Chris Douglas, managing director of Douglas White, tells Professional Adviser's Laura Miller why he left a lucrative job at Skandia to set up as an IFA…
Since graduating university in 2001 I have been permanently employed within financial services, predominantly as a broker consultant.
Most recently, I was a successful consultant at Skandia but decided, of my own free will and accord, to leave the company and set up my own financial services business.
Why did I do this?
1 Having met and worked with literally thousands of IFAs I realised that the number I had (or would) recommend was a single digit;
Why I left Skandia to set up as an IFA
2 Working with IFAs in the build-up to the Retail Distribution Review (RDR), I came to realise that there was going to be a lot of advisers who would decide to leave the industry or be told to leave the industry when their post-RDR business didn’t work;
3 I wanted to have the influence and control to build something meaningful.
During the last four to five years I worked closely with Ian Jarvis, managing director of Bateman Jarvis helping him to develop the RDR offering that we both now use. My firm is an appointed representative of Bateman Jarvis.
I honestly believe that, if you start with a good moral compass and do the right thing at the right time, then you can really make a difference (and hopefully make a business) in a post-RDR world.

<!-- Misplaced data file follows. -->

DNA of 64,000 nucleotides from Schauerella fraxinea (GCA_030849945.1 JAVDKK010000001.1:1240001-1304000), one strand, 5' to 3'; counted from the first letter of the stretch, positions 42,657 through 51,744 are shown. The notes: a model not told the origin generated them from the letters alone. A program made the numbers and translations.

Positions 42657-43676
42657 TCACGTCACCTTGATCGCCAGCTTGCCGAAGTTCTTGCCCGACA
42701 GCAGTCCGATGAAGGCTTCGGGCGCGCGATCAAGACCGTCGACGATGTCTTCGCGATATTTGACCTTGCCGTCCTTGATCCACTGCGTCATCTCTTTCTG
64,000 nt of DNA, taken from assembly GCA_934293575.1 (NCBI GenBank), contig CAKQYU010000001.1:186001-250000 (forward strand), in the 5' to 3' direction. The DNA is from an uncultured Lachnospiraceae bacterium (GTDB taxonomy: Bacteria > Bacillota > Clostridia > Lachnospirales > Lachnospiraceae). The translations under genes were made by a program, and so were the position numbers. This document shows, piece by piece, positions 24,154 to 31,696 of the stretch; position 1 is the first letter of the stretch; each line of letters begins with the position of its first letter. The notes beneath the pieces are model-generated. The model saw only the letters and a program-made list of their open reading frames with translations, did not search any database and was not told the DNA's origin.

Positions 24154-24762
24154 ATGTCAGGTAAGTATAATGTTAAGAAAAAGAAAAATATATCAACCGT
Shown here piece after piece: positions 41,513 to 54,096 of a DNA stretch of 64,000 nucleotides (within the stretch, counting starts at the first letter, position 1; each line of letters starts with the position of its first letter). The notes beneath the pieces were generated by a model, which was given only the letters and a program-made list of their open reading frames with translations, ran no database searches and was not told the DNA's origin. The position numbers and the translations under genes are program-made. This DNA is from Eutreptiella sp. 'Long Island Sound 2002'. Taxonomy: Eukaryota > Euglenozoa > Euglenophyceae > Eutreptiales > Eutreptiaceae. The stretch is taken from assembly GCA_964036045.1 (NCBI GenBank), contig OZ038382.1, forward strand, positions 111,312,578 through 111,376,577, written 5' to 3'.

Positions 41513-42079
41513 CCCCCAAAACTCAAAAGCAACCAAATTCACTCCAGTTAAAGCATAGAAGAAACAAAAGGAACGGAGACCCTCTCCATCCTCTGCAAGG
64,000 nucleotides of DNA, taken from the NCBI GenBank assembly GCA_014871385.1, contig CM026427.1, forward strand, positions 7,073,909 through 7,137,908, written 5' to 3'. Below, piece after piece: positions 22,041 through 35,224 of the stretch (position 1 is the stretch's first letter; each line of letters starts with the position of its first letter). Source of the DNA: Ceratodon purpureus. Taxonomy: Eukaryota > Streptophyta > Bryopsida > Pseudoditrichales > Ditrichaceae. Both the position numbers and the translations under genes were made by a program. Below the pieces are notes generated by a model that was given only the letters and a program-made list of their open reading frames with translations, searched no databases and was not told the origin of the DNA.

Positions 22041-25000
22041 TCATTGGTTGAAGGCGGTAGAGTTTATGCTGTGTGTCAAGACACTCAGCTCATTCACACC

How we are different
So are we really different? Well we have been working on and developing our post-RDR proposition for about five years. Looking at our investment option in particular, we have four main service options for investment clients (see box).
There is a lot of talk of segmentation within the financial services industry and there is one thing I see which I don’t understand and that I think will become unstuck through 2013; segmenting the service a client can have by the assets they ask an adviser to manage. Where is the client choice?
Life in 2013 and beyond
I am looking forward to life this year and beyond and expect to continue to develop new relationships with clients. Some of these will be clients from other adviser firms where they no longer offer the relevant advice, where the client is not given choice over how they wish to work with their adviser or where they do not see the value for the price they are being asked to pay. (How many now charge 1% as standard?)
I am also in conversation with existing firms looking at options in 2013 and I expect this to increase. The types of firm are those who have their qualifications but have not built processes and often the advisers are looking to leave the industry in three to five years.
Overall, I am genuinely excited about who I am going to work with, how I am going to work with them and the mutual benefits that are available.
The four service options offered by Douglas White
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